By Clay Coleman
—Taking her hand, they run out in the street;
It was a high-pitched noise, almost like a shriek, but when it played a second time, I realized it was an ice cream truck, which surprised me because I wasn’t expecting that during a pandemic.
—Faster and faster over the bricks;
Since Gov. Mike Parson issued his “Stay Home Missouri” order earlier this month, Missourians have been told to avoid leaving their homes unless necessary. Limiting travel for essentials like food, medicine, and necessities, I wondered if ice cream made the list.
—Past the grey columns hungry to eat;
Currently, 4,686 Missourians have the COVID-19 virus. Audrain County is still reporting zero, but that will change as more testing sites becomes available. Dr. Sandra Hewlett from the Audrain County Health Department called me earlier in the day. “Keep telling people to stay home if they’re sick, she pleads with me.” I didn’t think to ask about ice cream.
—Past desperate faces taking their licks;
The music echoes through the town as I pass by the empty streets. Cars are in driveways; the people were hiding from something unseen.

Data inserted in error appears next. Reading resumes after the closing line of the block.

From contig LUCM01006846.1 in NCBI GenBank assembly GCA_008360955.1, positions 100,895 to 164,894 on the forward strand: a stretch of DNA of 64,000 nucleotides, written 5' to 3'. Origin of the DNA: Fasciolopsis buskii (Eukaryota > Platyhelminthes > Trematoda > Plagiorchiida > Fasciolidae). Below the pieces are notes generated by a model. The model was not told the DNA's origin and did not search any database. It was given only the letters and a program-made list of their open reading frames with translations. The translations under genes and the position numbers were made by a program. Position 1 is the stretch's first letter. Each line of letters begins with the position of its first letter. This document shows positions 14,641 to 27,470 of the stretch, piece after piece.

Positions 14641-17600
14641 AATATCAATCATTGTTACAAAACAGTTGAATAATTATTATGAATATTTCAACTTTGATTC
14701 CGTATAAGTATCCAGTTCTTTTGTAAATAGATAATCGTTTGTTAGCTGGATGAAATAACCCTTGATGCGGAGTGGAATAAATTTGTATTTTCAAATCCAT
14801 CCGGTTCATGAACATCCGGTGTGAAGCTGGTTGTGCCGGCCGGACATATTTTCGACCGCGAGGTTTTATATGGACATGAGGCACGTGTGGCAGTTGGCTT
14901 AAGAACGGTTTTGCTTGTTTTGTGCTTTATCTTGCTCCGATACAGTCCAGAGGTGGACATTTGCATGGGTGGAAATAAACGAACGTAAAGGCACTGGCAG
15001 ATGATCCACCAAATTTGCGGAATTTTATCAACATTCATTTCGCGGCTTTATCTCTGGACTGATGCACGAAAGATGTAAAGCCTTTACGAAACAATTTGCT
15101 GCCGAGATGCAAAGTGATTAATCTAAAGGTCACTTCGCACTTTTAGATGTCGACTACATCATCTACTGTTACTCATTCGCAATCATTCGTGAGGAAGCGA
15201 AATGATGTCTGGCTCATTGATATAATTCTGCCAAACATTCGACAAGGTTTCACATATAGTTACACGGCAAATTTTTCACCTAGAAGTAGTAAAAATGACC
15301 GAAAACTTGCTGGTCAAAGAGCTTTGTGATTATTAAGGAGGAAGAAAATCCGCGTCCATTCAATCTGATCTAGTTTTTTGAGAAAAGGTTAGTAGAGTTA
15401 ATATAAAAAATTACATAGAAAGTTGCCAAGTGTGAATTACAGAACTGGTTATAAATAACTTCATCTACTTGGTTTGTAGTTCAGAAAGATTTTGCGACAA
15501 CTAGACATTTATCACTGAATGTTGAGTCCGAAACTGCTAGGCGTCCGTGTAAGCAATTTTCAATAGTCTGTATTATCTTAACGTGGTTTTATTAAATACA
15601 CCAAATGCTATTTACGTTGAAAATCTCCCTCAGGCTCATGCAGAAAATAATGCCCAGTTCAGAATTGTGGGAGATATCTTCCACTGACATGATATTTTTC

There, parked near the grass, a white truck covered in decals that were fading fast.
—Faster and faster, they run down the street;
Looking at the most recent data from Missouri’s Department of Labor, new unemployment claims have climbed over 100,000 every week. Parson recently signed a supplemental budget bill allocating nearly $6 billion in federal stimulus money to help develop new medical facilities, purchase personal protective equipment, and assist hard-hit local governments. Still, right now, my only thoughts were on ice cream.
—Her ribbon falls off as she speeds up ahead;
My journey at an end, I walk up to the truck and start taking pictures. The music suddenly fades, as the driver steps into the back and starts wiping down wrappers, wearing black rubber gloves. Just then, a little girl races past me and goes up to the counter.
—A wave of her hand, a task is complete;
She hands her money to the driver, then turns and faces me. She poses, then smiles as I take her picture. Her mother, holding her son, hands the driver more money, then grabbing their treats, allows one final photo before they walk away.
—A sliver of ice for her sister instead;
As I stand there, face pressed against the viewfinder, I’m suddenly reminded about another little girl—a girl from Dogtown, who one day, during a great depression, raced with her sister to catch an ice wagon, past the gloom of the unknown, past the long lines at the soup kitchens, and taught a young grandson about the worth of a treat.